In chapter 5 Intra-active Play Fizek draws her observations on the basis of agential realism and especially Karen Barad's philosophy, criticizing the Cartesian dualism—or as Fizek puts it: the Cartesian trap (see p. 69). She proposes abandoning the idea of a firm distinction between the internal mind and external matter, and thereby moving away from interaction towards intra-action. In her opinion, play should be understood as an “entanglement of human and nonhuman forces” (p. 82).  

This entanglement is deeper addressed by Fizek in chapter 6 Spectated Play while focusing on the video game as an algorithmic spectacle. Fizek by no means ignores the distance between computational aesthetics and sense-based human perception, but rather uses the term spectacle to try to establish a fruitful relationship between the two (p. 104). With reference to Vilém Flusser and Harun Farocki, Fizek characterizes the inherent paradox: The algorithmic spectacle creates a distance between the players and the object of the game; at the same time, spectating is a form of engagement with video games without active physical participation. Her proposal is to encapsulate the understanding of game within a meta-ontology which should be capable to describe and address the „open-ended messiness of play“ (p. 82). 

Fizek acknowledges that she incorporates multiple theoretical approaches, as indicated by the disclaimer on page 17. Her observation in chapter 1 that the text may be challenging to read is also consistent with this approach. Her publication may be challenging for beginners in this particular field of study simply due to the abundance of information and theoretical approaches. Additionally, her detailed descriptions, while helpful in illustrating the theory, can make it difficult to follow the argumentation.  

In this context, it is worth noting that the modular structure of the work reinforces the impression of a collection of theories. The work serves as an annotated, critical contextualization of individual approaches under the triad of play, distance, and aesthetics. However, readers who are new to these subject areas may find it challenging to navigate Fizek's work without clearer guidance. Here, it could have helped to include parts of the endnotes’ information within the text.  

Fizek's posthumanist approach considers the computer as a co-agent of play. She uses physical or technical metaphors, particularly in her references to the theories of Albert Einstein or Niels Bohr. However, these references are mostly vague, which detracts from the clarity of her argument. For instance, when she argues that the nature of play cannot be firmly defined: "Play, then, is a bit like an unruly electron that keeps escaping its fixed position. Theoretical explanations can barely pin it down" (p. 79). The same accounts for her wordplay which sometimes is struggling to make sense of and finding the distinction between the given terms, for instance ‘displayed’ and ‘dis-play’.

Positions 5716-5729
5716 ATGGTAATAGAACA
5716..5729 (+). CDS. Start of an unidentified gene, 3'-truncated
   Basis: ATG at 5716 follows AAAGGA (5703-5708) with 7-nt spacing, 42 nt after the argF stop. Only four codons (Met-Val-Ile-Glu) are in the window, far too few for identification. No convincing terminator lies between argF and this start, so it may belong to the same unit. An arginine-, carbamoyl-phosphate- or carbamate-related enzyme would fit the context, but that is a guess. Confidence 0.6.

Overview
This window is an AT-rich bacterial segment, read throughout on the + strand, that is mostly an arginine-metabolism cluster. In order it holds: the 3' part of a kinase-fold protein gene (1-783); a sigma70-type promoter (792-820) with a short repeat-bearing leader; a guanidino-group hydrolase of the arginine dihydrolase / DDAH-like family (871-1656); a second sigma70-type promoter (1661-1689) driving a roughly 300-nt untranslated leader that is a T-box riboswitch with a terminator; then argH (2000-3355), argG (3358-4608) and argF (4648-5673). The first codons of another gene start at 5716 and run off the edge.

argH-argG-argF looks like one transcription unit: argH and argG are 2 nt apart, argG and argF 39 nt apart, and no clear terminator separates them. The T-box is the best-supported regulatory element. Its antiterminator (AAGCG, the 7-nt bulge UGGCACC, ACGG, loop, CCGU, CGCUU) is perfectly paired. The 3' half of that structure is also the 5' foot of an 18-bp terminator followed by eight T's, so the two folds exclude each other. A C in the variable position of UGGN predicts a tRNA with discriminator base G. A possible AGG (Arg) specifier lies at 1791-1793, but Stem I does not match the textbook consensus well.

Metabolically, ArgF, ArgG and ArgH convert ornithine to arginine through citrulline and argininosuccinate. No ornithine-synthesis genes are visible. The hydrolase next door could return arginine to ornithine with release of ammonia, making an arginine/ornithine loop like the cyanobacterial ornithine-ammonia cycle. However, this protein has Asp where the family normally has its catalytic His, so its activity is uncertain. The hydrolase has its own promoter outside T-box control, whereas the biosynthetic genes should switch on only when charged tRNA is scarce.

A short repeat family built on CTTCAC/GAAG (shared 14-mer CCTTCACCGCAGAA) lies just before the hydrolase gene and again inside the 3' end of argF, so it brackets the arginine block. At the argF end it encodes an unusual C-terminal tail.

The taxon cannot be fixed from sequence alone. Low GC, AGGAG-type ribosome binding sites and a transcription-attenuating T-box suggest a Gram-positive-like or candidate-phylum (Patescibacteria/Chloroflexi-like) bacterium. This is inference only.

Chapter 6 appears to be the most challenging one to read because of the complex connection between the problematization of the image itself and the computational image. It seemed like an appendix to emphasize once again that the approach moves away from the human-centric perspective (see p. 104). Additionally, the reader is left with the question of whether it is generally possible to analyze the background processes because people can only see the image and not the code behind it–therefore, this chapter appears to be a prospect for further research. 

However, Fizek's work is noteworthy for its detailed and complex theoretical explanations. With over 50 examples presented in approximately 100 pages, the argumentation is guaranteed to be visualized. The author's call for a re-evaluation of seemingly self-evident concepts, such as interactivity, and their work on marginalized forms of play provide interesting impulses for further research. Fizek's study offers a thoughtful insight into the diverse ludic interweavings of play, distance, and aesthetics. She presents a variety of interdisciplinary and postmodern approaches in a concise manner. 



So zitieren Sie diesen Artikel:

Imbeck, Antonia: "Rezension: Playing at a Distance. Borderlands of the Video Game Aesthetic". In: PAIDIA – Zeitschrift für Computerspielforschung. 26.03.2024, [16.04.2024 - 13:19]


Antonia Imbeck

Antonia Imbeck hat vom Oktober 2018 bis zum April 2022 Deutsche Philologie und Geschichte an der Freien Universität Berlin studiert. Seit September 2022 ist sie dort im Master für ältere deutsche Literatur eingeschrieben. Seit März 2022 ist sie Redaktionsassistentin bei PAIDIA und hat von April 2022 bis Dezmber 2022 als wissenschaftliche Hilfskraft im Gastforscherprojekt "Involvierte Rezeption und die Rolle von intermedialen (Spiel-)figuren als Herausforderung der Heldenforschung“ am SFB 948 "Helden, Heroisierungen, Heroismen" unter der Leitung von Dr. Florian Nieser gearbeitet.